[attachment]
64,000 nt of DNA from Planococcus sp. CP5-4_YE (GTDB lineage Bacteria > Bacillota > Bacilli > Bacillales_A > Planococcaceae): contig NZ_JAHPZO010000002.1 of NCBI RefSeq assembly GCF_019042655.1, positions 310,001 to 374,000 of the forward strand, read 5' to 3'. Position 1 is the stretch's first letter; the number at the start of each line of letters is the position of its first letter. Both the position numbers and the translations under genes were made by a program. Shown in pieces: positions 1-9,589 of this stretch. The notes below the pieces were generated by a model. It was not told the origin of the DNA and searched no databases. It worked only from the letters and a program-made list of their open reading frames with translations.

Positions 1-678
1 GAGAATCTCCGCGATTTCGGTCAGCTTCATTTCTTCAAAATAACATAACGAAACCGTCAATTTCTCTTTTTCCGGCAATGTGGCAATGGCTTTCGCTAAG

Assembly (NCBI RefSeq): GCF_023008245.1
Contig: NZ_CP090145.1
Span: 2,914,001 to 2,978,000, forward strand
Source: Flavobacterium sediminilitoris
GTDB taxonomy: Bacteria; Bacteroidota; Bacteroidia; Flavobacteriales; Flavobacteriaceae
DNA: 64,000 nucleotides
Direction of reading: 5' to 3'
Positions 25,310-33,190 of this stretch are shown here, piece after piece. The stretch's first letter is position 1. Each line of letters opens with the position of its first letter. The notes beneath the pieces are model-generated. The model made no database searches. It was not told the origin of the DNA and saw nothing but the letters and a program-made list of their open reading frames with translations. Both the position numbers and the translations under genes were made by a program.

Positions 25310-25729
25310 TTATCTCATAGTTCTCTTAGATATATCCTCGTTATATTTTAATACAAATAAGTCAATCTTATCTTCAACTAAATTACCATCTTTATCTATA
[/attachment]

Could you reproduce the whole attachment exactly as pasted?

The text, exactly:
64,000 nt of DNA from Planococcus sp. CP5-4_YE (GTDB lineage Bacteria > Bacillota > Bacilli > Bacillales_A > Planococcaceae): contig NZ_JAHPZO010000002.1 of NCBI RefSeq assembly GCF_019042655.1, positions 310,001 to 374,000 of the forward strand, read 5' to 3'. Position 1 is the stretch's first letter; the number at the start of each line of letters is the position of its first letter. Both the position numbers and the translations under genes were made by a program. Shown in pieces: positions 1-9,589 of this stretch. The notes below the pieces were generated by a model. It was not told the origin of the DNA and searched no databases. It worked only from the letters and a program-made list of their open reading frames with translations.

Positions 1-678
1 GAGAATCTCCGCGATTTCGGTCAGCTTCATTTCTTCAAAATAACATAACGAAACCGTCAATTTCTCTTTTTCCGGCAATGTGGCAATGGCTTTCGCTAAG

Assembly (NCBI RefSeq): GCF_023008245.1
Contig: NZ_CP090145.1
Span: 2,914,001 to 2,978,000, forward strand
Source: Flavobacterium sediminilitoris
GTDB taxonomy: Bacteria; Bacteroidota; Bacteroidia; Flavobacteriales; Flavobacteriaceae
DNA: 64,000 nucleotides
Direction of reading: 5' to 3'
Positions 25,310-33,190 of this stretch are shown here, piece after piece. The stretch's first letter is position 1. Each line of letters opens with the position of its first letter. The notes beneath the pieces are model-generated. The model made no database searches. It was not told the origin of the DNA and saw nothing but the letters and a program-made list of their open reading frames with translations. Both the position numbers and the translations under genes were made by a program.

Positions 25310-25729
25310 TTATCTCATAGTTCTCTTAGATATATCCTCGTTATATTTTAATACAAATAAGTCAATCTTATCTTCAACTAAATTACCATCTTTATCTATA